From Paris to New York: Acceleration of climate action

Reading time: 3 minutes
21 September 2016

This post first appeared on CDP's website.

Ban Ki-Moon’s ratification event in New York today brought the Paris Agreement one step closer to entering into force in 2016. Now exactly 60 countries have ratified the deal, representing nearly 48% of global greenhouse gas emissions. And many more leaders promised to join the deal this year, notably Miguel Arias Cañete, EU's Commissioner for Energy and Climate Action, who told the UN audience: “It’s very simple: The European Union must join the Paris Agreement this year.”

The speed of this legal process has been unprecedented. But given the growing evidence of climate change impacts, are we yet moving fast enough to transform the global economy?

Achieving the Paris goals will require a systematic economic transformation away from fossil fuels. This is now starting to happen: the cost of renewable energy keeps falling, investors are increasingly looking to decarbonize their portfoliosand are developing low-carbon indices and green financing products, and China will introduce next year the world’s largest carbon market.

Disclosures to investors made via CDP in 2016 show that more than 600 companies are factoring the Paris goals in to their business planning and strategies. UK’s Anglo American said: “For Anglo American the Agreement provides further signals that the global economy is becoming increasingly carbon constrained and as such we need to continue with efforts to reduce our direct and value chain emissions in order to remain competitive and sustainable.”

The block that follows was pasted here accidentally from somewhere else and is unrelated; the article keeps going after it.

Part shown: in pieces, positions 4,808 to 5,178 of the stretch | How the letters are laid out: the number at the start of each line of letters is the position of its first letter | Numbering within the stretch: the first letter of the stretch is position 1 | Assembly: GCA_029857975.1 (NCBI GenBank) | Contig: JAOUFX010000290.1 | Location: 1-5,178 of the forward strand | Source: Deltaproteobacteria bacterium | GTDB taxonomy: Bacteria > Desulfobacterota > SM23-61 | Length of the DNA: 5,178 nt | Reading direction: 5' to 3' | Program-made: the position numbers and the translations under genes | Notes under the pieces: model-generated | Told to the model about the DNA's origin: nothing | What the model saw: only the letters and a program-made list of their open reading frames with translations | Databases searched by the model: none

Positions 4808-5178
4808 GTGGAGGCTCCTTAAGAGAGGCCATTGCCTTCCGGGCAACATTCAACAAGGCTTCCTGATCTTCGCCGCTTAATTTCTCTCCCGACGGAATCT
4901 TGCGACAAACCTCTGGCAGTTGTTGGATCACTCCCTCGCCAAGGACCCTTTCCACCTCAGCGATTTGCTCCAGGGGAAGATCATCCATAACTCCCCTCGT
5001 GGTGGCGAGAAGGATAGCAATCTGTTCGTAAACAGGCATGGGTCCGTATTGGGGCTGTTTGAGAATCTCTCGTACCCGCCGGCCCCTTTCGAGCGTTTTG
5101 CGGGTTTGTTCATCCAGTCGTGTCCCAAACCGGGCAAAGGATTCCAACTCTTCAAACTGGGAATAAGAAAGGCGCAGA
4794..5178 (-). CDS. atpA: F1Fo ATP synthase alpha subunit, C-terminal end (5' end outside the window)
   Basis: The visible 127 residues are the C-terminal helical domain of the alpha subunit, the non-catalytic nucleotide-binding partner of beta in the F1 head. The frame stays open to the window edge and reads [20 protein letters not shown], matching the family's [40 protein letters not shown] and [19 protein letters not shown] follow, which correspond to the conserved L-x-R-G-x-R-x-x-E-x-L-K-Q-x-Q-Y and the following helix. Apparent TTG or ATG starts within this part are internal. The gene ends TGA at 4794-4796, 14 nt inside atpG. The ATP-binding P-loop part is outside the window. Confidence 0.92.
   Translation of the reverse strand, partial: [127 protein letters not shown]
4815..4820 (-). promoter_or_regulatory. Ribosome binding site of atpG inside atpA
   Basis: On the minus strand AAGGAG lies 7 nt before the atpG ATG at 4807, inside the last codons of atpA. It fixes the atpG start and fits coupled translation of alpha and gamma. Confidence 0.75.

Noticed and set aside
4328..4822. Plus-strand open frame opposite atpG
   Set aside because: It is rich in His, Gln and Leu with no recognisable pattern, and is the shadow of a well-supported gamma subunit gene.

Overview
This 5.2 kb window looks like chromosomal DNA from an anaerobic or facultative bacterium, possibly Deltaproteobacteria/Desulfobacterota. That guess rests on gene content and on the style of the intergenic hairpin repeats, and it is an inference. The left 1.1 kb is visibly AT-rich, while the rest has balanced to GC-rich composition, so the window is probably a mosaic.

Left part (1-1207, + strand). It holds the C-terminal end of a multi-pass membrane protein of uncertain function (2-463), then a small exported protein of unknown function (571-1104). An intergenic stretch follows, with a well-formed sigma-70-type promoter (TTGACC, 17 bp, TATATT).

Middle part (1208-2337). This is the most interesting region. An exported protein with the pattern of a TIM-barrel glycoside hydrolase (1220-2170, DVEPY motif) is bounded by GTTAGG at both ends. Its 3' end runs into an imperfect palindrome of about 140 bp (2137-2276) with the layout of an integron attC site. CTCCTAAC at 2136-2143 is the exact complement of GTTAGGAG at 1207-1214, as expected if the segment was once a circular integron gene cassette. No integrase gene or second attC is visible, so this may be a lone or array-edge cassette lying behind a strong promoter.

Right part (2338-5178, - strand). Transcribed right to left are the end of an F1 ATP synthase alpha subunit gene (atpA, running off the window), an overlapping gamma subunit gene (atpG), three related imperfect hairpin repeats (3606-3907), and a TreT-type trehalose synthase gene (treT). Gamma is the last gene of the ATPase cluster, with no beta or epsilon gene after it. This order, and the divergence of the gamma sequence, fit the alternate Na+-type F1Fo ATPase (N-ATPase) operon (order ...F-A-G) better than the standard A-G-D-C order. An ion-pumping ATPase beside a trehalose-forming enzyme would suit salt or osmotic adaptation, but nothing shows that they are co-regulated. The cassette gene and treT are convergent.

Here are five ways that this is ALREADY affecting companies:

  1. There is a global level playing field, meaning that companies all over the world can now expect regulation of greenhouse gas emissions.
  2. There is long-term policy certainty. Companies have been asking for it for years and now it’s here! The direction of travel is now clear and the goals are ambitious.
  3. Companies can more confidently make low-carbon investment decisions. More than 1,200 companies are now using an internal price on carbon, an increase of 23% from last year.
  4. The world is behind the Paris Agreement and this will affect consumer attitudes to brands and companies. UK’s Kingfisher said: “Customer will expect the business community to play its part in making COP 21 a reality, with much of the spotlight being placed on the global supply chain, and the labour and environmental standards within it.”
  5. Paris set science-based emissions reduction goals and companies will be expected by their stakeholders to be similarly ambitious, setting Science Based Targets.

With the Paris Agreement looking set to enter into force before the end of 2016 and perhaps even by the COP22 meeting in November, it is time for companies who have not yet integrated climate change into business planning to join the low-carbon revolution – join us!

– Kate Levick, director of policy and regulation, CDP | @KateLLevick

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